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Grassland to shrubland state transitions enhance carbon sequestration in the northern Chihuahuan DesertAuthor(s): M. D. Petrie; S. L. Collins; A. M. Swann; P. L. Ford; M. E. Litvak
Source: Global Change Biology. 21: 1226-1235.
Publication Series: Scientific Journal (JRNL)
Station: Rocky Mountain Research Station
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DescriptionThe replacement of native C4-dominated grassland by C3-dominated shrubland is considered an ecological state transition where different ecological communities can exist under similar environmental conditions. These state transitions are occurring globally, and may be exacerbated by climate change. One consequence of the global increase in woody vegetation may be enhanced ecosystem carbon sequestration, although the responses of arid and semiarid ecosystems may be highly variable. During a drier than average period from 2007 to 2011 in the northern Chihuahuan Desert, we found established shrubland to sequester 49 g C m-2 yr-1 on average, while nearby native C4 grassland was a net source of 31 g C m-2 yr-1 over this same period. Differences in C exchange between these ecosystems were pronounced - grassland had similar productivity compared to shrubland but experienced higher C efflux via ecosystem respiration, while shrubland was a consistent C sink because of a longer growing season and lower ecosystem respiration. At daily timescales, rates of carbon exchange were more sensitive to soil moisture variation in grassland than shrubland, such that grassland had a net uptake of C when wet but lost C when dry. Thus, even under unfavorable, drier than average climate conditions, the state transition from grassland to shrubland resulted in a substantial increase in terrestrial C sequestration. These results illustrate the inherent tradeoffs in quantifying ecosystem services that result from ecological state transitions, such as shrub encroachment. In this case, the deleterious changes to ecosystem services often linked to grassland to shrubland state transitions may at least be partially offset by increased ecosystem carbon sequestration.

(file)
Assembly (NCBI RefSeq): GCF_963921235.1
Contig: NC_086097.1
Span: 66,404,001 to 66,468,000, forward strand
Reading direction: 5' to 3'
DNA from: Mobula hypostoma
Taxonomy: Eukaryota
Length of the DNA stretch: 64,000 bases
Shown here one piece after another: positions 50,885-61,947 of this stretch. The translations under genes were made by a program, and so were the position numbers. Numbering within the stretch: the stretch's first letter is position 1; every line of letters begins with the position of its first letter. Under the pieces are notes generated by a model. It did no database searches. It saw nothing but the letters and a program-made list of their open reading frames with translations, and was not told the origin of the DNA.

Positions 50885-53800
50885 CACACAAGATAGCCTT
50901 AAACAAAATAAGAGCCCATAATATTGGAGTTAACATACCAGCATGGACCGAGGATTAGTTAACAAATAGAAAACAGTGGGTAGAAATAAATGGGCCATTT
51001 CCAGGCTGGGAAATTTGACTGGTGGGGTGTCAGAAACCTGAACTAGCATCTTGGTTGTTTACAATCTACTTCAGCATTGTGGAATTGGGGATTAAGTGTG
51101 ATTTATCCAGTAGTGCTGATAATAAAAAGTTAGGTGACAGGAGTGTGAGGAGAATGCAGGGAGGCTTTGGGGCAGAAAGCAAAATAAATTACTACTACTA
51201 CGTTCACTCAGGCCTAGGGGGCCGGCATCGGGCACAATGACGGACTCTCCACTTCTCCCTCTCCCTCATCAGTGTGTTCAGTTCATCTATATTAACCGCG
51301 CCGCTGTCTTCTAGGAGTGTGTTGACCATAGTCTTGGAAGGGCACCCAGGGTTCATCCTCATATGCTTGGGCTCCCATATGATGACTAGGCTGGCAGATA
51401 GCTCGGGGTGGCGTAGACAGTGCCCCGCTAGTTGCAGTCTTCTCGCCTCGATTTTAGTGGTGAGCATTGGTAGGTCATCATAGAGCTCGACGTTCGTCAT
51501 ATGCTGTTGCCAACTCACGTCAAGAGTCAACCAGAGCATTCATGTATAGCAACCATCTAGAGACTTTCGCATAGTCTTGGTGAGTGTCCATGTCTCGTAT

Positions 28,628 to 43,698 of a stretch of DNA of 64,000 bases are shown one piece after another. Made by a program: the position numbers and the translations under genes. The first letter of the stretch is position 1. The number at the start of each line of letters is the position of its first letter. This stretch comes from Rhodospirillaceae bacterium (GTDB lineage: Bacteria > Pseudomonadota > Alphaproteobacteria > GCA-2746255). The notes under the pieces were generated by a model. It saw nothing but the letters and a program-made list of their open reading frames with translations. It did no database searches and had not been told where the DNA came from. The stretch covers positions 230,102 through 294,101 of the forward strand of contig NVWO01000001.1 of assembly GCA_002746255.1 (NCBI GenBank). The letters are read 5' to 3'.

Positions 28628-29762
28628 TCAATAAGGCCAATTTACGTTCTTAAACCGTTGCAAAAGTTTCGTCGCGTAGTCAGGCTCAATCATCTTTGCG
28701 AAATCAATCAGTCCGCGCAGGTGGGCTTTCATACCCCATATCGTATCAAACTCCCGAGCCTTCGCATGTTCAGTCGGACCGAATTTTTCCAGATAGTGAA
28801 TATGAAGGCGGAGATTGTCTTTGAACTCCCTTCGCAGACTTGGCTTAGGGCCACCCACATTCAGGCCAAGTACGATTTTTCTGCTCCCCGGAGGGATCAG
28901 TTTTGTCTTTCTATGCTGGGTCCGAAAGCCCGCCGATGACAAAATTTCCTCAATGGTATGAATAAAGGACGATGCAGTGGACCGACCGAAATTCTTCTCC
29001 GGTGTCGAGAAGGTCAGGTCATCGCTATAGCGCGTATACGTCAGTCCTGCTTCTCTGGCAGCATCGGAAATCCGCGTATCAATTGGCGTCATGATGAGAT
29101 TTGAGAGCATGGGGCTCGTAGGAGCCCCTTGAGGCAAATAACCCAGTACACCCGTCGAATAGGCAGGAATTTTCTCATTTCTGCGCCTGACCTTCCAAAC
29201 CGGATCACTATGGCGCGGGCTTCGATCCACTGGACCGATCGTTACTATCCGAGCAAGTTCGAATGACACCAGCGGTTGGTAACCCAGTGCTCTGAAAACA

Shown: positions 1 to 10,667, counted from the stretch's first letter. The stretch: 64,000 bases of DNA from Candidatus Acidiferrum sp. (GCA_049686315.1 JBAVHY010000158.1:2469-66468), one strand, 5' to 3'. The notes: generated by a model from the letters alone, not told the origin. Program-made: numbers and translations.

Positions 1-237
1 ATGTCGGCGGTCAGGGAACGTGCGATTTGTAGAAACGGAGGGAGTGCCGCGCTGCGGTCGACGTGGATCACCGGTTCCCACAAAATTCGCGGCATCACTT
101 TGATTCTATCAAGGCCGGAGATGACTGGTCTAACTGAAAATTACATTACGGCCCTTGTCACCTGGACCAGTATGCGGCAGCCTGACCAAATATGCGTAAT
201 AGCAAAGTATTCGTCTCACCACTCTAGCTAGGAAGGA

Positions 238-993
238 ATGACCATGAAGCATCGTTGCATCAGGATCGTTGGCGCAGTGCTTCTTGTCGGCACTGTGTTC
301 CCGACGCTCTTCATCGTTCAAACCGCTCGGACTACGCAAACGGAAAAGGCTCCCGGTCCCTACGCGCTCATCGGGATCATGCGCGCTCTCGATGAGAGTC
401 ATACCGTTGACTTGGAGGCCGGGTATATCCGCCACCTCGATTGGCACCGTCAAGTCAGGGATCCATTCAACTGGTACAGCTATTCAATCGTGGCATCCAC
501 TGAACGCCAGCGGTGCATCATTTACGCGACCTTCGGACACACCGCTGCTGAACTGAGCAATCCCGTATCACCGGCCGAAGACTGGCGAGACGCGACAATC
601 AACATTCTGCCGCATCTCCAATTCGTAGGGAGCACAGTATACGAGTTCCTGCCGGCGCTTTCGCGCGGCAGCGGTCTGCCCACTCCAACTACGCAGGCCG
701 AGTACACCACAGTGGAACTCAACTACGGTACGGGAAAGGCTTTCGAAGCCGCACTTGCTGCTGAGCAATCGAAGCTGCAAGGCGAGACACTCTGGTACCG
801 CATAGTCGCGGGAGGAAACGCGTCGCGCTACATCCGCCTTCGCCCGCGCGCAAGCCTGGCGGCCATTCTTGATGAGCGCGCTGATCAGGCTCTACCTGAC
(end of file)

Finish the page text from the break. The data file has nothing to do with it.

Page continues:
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CitationPetrie, M. D.; Collins, S. L.; Swann, A. M.; Ford, P. L.; Litvak, M. E. 2015. Grassland to shrubland state transitions enhance carbon sequestration in the northern Chihuahuan Desert. Global Change Biology. 21: 1226-1235.
Keywordscarbon sequestration, Chihuahuan Desert, creosotebush shrubland, desert grassland, ecological state transition, ecosystem services
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